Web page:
Dave Mortensen’s direction facilitated the success of the production, with every element fitting into place perfectly with each other. The small space was used to its potential so that every visual image on stage was interesting and provocative. Mortensen and Ungerman also created the scenic and lighting design. The most distinguished aspect of the set was the flat black paint that was used to draw chalk images on. These drawings, done by the actors in real time, was an effective and intriguing technique. I was told that these drawings were actually copies of the original illustrations from Saint-Exupéry’s novella, making them that much more exciting. The lighting design was also remarkable, emphasizing the mood of each scene clearly while maintaining a simplicity that was straightforward. The backdrop that was used to create shadows behind it was also a nice touch. I especially loved the music in the production, written and played live by Brooke Bolick on her cello. Bolick’s music perfectly underscores the action of the play and emphasizes the emotion. (I am particularly fond of cello music as well, so this was an even nicer treat for me.)
While I can sometimes be dense about dance and movement, I greatly appreciated Brown’s choreography. The use of movement and dance adds to the piece immensely, and I could not have asked for a better balance between the play’s speaking and movement. The choreography is stunning and evocative, communicating the feelings and emotions of the characters. I enjoyed how this technique was used to depict past memories, and to show what the actors are describing to create the scene. There were many simple and small movements that occurred throughout, but they nonetheless stood out to me because of the meaning I could find in them.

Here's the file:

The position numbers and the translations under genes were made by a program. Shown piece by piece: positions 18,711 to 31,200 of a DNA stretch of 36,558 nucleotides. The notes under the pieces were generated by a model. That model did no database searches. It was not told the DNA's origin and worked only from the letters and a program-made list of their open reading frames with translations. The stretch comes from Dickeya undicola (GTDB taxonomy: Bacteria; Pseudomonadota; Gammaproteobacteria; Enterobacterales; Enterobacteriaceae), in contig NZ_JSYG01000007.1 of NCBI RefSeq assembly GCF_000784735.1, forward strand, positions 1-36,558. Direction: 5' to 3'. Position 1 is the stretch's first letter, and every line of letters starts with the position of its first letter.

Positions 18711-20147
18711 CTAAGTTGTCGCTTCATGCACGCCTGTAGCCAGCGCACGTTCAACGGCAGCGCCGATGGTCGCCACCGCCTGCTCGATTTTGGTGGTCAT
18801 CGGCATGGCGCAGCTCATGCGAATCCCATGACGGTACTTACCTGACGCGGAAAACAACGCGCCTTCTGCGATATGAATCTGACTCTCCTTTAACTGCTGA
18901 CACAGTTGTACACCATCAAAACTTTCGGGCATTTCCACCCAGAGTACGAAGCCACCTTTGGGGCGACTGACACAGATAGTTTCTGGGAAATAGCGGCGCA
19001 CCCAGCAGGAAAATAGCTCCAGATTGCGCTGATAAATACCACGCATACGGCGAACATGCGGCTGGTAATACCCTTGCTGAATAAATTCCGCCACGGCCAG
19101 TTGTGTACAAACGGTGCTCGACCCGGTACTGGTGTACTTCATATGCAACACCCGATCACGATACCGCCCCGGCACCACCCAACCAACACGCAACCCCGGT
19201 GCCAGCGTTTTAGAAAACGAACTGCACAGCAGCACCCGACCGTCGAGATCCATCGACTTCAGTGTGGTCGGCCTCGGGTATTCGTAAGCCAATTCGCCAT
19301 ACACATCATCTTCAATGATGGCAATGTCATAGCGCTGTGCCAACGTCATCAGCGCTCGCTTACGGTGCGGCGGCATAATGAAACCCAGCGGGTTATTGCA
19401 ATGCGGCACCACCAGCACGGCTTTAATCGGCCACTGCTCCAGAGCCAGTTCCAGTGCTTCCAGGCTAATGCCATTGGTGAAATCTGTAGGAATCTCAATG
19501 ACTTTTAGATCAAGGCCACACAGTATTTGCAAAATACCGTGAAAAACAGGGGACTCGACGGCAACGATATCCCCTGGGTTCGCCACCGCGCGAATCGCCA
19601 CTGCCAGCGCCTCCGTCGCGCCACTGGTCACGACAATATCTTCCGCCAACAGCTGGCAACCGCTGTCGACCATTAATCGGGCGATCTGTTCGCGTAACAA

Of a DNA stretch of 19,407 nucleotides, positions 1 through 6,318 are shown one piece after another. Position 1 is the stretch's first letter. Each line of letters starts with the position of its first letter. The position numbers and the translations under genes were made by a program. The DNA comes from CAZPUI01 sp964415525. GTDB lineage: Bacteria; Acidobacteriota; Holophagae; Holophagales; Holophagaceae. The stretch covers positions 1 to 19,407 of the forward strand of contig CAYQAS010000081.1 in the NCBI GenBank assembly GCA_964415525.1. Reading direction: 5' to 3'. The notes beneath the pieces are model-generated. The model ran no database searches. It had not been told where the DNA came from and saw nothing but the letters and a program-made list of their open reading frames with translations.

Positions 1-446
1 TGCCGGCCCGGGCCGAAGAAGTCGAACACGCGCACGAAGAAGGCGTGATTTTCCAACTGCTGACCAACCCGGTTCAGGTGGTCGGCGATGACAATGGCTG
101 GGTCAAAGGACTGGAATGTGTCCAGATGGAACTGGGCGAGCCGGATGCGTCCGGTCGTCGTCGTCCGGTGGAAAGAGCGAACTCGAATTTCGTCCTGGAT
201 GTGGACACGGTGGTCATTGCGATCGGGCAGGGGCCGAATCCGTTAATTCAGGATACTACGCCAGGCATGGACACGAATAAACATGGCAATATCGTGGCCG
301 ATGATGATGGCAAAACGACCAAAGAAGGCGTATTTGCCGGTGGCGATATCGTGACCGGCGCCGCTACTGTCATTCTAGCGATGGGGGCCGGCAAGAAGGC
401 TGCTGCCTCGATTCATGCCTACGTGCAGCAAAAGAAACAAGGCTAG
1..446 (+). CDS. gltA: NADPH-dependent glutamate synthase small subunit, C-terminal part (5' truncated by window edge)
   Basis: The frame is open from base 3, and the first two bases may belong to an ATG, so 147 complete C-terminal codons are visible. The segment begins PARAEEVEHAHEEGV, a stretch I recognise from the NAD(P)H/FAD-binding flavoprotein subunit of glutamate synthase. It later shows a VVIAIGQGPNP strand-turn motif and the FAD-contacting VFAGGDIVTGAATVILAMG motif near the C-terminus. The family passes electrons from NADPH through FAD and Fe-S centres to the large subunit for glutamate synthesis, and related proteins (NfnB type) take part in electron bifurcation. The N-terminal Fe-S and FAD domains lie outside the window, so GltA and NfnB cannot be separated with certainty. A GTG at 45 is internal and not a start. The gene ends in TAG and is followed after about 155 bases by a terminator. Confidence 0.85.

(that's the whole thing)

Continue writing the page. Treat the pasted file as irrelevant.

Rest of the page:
Clearly, I have nothing negative to say about Sackerson’s The Little Prince. What I was most struck by was the simplicity of the show. Nothing was done extravagantly, yet all aspects of the show were brought to life elegantly, creating a solid and powerful production. I felt this was impressive, and I also loved that this simplicity reinforced the themes of the show. Imagination is needed to see the world as the characters do. I felt encouraged to look for the wonder all around me, and to take the time to see the world through a child’s eyes. I was reminded to treasure the Earth’s beauty, the love I have felt, and the unique experiences I have had. I enjoyed every minute of The Little Prince, and I am still thinking about what I gained from viewing it. Sackerson’s The Little Prince is truly beautiful, and few shows are this enchanting for adults and children alike. I encourage everyone to see it while you have this opportunity.
Full disclosure: The director of this production (Dave Mortensen) is the founder of Utah Theatre Bloggers Association and a member of its board of directors. As a board member he is in charge solely of the technical functioning of the web site. Mr. Mortensen had no involvement with the writing or editing of this piece. Honest criticism was encouraged.